With the race for governor and U.S. Senate topping the Montana ballot this fall, the contest for Montana's lone seat in the House of Representatives has been flying under the political radar.
But that's about to change, as Matt Rosendale and Kathleen Williams kick off their sprint to election day in November.
Rosendale, the state's Republican state auditor, is making his second bid to become a member of Montana's congressional delegation. Two years ago, Rosendale came close in his bid to unseat Sen. Jon Tester. He's betting this time around will be different.
"I'm very proud of the track record that I have," said Rosendale. "Not only for addressing the health care issues and expanding access to high-quality health care, but also reducing the cost of my office. I reduced the operating expenses in my agency 23 percent. These are the good government policies that people are looking for."
Williams, a Democrat from Bozeman, is making her second bid to represent Montana in the U.S. House. The former three-term state legislator came up short in her bid to upset Congressman Greg Gianforte in 2018. She, too, is betting this second time around will be different.
"Montanans, and I think Americans, really want representatives in Congress who will put the partisanship aside and get to work," said Williams. "I love the policy. I love the solutions. I love bringing really diverse interests together, people of all political stripes, and finding win, win, win solutions."
National politics and outside money figure to play a significant role in the Williams-Rosendale match up. The Democratic Congressional Campaign Committee lists this race as one its top targets for flipping a Republican seat in 2020.
Across the aisle, the Republican Congressional Campaign Committee has Rosendale in its “young guns” program, putting him in line for national GOP support. That could include a nod from President Trump, who visited Montana four times during Rosendale's Senate bid two years ago.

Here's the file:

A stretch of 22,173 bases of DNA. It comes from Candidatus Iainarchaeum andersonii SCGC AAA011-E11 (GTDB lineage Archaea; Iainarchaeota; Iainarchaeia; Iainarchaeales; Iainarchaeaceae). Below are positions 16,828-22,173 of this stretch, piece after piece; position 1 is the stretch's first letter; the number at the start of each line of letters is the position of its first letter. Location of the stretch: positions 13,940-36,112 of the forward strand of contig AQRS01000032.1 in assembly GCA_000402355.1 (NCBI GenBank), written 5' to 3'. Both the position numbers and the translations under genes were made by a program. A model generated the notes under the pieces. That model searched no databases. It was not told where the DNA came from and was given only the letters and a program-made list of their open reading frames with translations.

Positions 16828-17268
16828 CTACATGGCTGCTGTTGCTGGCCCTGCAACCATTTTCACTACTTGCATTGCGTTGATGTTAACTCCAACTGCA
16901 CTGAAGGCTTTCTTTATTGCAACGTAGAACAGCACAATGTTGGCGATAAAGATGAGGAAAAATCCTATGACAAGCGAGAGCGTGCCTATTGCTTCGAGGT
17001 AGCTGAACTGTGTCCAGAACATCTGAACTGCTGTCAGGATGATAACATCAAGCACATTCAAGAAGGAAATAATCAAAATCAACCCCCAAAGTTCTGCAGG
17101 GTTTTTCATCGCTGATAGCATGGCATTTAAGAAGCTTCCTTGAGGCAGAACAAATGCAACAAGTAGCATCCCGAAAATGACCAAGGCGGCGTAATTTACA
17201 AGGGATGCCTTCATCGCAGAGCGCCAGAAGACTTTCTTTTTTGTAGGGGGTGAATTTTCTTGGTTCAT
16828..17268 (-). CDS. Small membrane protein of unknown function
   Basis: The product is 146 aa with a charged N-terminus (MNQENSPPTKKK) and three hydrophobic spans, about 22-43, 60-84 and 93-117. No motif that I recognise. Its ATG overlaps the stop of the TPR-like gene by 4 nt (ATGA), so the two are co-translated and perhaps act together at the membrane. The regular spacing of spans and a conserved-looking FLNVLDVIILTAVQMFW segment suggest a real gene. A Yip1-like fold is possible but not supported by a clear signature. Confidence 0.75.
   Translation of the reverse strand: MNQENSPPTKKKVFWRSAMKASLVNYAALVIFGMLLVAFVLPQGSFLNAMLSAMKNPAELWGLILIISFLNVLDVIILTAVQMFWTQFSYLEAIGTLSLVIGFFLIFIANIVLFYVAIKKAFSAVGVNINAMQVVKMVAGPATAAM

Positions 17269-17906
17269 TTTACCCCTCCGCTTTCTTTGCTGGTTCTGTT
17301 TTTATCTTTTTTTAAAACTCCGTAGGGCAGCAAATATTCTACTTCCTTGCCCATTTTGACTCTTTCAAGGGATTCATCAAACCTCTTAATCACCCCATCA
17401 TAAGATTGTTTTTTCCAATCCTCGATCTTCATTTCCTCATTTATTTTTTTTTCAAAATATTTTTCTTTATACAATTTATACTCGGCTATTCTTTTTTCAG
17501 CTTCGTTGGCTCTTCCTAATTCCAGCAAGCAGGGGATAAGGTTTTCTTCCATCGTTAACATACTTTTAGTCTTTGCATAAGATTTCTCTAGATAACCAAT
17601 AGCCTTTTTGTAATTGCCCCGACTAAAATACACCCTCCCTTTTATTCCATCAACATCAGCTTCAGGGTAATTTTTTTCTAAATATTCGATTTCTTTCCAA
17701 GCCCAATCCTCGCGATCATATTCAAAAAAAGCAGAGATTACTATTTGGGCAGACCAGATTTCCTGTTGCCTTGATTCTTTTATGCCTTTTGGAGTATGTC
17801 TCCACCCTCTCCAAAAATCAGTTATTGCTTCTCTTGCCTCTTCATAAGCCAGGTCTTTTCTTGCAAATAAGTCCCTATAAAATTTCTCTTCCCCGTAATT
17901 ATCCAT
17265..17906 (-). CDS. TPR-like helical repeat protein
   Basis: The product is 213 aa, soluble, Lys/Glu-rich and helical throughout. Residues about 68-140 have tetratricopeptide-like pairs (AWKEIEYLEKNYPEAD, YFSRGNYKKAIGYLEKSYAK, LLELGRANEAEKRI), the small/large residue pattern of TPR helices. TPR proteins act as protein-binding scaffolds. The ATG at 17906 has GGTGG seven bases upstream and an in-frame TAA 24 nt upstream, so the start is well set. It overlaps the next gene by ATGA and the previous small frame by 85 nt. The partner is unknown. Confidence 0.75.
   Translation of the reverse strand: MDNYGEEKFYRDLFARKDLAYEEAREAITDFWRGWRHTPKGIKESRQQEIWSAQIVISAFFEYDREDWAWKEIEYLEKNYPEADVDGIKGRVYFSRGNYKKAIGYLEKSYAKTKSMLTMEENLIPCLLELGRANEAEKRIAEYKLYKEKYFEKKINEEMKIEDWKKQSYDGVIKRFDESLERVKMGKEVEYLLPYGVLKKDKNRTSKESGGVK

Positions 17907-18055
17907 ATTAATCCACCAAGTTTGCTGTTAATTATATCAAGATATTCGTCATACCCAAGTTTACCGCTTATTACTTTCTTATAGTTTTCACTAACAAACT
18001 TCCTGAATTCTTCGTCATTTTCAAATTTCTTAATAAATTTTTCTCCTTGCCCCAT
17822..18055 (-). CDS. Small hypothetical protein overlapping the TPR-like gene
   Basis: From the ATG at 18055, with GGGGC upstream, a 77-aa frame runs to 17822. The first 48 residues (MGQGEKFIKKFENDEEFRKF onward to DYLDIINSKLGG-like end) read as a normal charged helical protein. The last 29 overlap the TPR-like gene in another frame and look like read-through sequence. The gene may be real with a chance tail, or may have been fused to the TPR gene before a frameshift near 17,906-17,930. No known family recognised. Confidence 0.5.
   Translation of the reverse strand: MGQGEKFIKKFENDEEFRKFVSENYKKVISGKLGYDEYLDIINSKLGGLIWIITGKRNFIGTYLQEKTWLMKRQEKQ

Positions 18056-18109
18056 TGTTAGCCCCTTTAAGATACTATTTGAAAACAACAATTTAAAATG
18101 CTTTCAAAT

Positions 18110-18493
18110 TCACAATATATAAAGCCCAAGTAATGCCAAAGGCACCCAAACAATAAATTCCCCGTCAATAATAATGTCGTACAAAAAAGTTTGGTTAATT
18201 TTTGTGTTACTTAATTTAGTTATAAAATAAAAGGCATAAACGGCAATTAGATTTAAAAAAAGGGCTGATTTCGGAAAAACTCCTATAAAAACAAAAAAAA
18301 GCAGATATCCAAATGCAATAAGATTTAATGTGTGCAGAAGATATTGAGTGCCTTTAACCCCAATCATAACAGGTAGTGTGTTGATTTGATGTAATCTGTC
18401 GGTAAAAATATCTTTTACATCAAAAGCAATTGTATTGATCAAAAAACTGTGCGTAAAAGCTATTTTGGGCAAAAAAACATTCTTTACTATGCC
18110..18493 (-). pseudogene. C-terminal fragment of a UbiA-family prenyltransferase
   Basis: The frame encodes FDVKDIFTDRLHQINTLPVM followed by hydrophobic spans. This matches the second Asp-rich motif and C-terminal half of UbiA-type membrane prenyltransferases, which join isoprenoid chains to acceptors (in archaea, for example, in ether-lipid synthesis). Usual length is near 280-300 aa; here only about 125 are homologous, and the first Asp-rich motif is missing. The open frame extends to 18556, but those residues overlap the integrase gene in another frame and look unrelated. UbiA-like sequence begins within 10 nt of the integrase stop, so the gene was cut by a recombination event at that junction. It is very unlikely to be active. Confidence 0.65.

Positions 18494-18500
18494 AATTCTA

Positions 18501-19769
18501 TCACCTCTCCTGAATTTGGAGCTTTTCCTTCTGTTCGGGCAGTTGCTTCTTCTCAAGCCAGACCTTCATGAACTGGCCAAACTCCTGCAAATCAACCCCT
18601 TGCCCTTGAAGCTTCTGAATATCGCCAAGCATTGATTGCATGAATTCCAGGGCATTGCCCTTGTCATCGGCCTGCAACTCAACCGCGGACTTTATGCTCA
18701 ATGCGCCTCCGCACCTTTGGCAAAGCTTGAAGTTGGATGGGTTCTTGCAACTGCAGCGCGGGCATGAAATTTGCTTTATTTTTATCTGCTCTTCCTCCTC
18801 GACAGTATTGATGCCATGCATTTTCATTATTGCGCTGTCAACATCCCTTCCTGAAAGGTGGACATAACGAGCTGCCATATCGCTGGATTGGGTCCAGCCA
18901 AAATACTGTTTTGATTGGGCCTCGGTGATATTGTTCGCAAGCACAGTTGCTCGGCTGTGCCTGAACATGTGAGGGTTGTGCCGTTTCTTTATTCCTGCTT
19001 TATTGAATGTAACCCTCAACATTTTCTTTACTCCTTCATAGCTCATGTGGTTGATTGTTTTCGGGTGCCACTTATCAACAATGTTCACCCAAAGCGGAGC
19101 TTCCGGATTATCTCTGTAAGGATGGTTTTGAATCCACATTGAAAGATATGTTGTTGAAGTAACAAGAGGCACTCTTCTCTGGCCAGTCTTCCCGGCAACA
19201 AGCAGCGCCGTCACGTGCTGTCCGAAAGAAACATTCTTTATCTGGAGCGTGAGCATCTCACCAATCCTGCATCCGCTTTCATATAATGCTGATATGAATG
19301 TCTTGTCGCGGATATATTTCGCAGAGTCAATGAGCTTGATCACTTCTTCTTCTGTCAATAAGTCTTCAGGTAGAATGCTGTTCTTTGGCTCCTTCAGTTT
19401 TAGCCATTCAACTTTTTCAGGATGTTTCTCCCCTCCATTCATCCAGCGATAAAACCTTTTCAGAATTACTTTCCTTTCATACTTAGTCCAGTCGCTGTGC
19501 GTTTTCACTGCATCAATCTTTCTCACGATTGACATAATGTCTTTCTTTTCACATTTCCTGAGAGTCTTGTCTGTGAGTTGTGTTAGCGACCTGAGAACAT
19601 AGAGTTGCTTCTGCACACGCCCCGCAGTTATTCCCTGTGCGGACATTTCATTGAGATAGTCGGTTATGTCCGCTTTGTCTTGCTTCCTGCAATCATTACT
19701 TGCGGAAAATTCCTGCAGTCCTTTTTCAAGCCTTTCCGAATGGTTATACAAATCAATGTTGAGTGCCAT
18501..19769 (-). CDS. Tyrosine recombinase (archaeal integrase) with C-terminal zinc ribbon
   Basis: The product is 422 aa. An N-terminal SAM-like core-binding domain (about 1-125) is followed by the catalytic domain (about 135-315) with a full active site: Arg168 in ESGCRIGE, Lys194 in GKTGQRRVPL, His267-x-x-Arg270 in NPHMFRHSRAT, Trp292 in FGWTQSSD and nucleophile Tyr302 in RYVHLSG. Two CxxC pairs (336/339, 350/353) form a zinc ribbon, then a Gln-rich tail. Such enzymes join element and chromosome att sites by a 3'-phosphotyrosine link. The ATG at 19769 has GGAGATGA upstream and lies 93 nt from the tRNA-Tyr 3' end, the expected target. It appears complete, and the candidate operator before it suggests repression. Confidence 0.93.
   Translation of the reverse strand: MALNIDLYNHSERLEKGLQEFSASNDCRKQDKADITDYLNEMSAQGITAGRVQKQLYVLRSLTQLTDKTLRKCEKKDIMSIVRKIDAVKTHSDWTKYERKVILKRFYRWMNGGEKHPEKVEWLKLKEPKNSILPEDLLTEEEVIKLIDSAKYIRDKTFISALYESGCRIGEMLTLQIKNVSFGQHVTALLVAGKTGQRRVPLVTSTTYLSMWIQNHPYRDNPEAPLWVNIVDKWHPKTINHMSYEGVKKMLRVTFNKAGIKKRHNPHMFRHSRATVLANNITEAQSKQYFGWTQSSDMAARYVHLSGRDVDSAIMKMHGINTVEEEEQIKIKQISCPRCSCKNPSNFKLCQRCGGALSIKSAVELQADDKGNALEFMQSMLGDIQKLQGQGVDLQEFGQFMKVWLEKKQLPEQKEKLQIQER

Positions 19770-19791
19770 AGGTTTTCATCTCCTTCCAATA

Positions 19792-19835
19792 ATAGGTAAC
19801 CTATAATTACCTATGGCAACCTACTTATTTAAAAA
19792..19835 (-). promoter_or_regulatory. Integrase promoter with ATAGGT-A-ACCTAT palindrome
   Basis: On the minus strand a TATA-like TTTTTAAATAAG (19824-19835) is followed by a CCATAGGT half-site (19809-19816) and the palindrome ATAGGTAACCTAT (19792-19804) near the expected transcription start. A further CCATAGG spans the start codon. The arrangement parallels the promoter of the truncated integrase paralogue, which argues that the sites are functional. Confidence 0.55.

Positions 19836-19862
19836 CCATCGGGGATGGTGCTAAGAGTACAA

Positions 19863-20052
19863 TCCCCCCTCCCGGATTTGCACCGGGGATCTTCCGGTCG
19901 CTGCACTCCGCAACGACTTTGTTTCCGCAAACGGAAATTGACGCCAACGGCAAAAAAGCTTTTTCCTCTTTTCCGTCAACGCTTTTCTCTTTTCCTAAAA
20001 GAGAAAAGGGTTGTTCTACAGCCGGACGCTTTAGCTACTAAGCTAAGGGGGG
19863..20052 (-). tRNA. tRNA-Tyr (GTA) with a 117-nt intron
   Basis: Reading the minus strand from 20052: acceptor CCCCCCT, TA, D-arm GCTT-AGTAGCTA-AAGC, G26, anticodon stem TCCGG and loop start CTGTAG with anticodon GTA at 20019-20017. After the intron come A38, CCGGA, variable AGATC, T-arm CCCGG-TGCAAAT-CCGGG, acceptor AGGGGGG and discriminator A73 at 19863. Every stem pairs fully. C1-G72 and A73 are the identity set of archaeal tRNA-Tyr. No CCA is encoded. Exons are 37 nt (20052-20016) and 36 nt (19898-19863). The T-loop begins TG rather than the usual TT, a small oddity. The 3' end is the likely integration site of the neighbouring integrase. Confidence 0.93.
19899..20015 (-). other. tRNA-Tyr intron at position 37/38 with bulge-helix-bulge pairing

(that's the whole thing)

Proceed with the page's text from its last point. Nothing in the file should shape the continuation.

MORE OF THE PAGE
"If the President wants to come out to Montana to help myself and Sen. Steve Daines, I will certainly embrace that trip, I'll tell you," said Rosendale.
Williams insists she's not focused on President Trump, or outside infuence in the race. She told MTN News she is laser-focused on serving in Congress.
"We need to send someone there who remembers about statesmanship, states-womanship in my case," said Williams. "Things like honesty, integrity, and being a true independent voice. I think there's a real hunger for that, and not parroting party talking points."
One thing both Williams and Rosendale agree on is getting the economy back on track, in the wake of the pandemic, is assignment number one. Convincing voters they are the best candidate to do that, could spell the difference come November.
"It's going to take business people to go into United States Congress, and start doing these things. Not people who have been reading about these issues in books," Rosendale said. "You have to have somebody who has actually been on the ground and produced jobs."
"One of my bills in the legislature created over 200 new businesses and 3,000 new Montana products in just three years," Williams said. "We're going to need someone like that, who will hit the ground running and help Montana and the nation get out of a pretty challenging situation. I'm ready to do that. I'm up for the task."
Leading up to Montana's primary last month, Williams had outraised Rosendale $1.9 million to $1.5 million. The newest fundraising totals are released next week.
So, as the 2020 campaign moves into mid-summer, look for this race to heat up along with the temperatures. While Election Day may seem a long way off, those all important absentee ballots are due to be mailed out in just three months.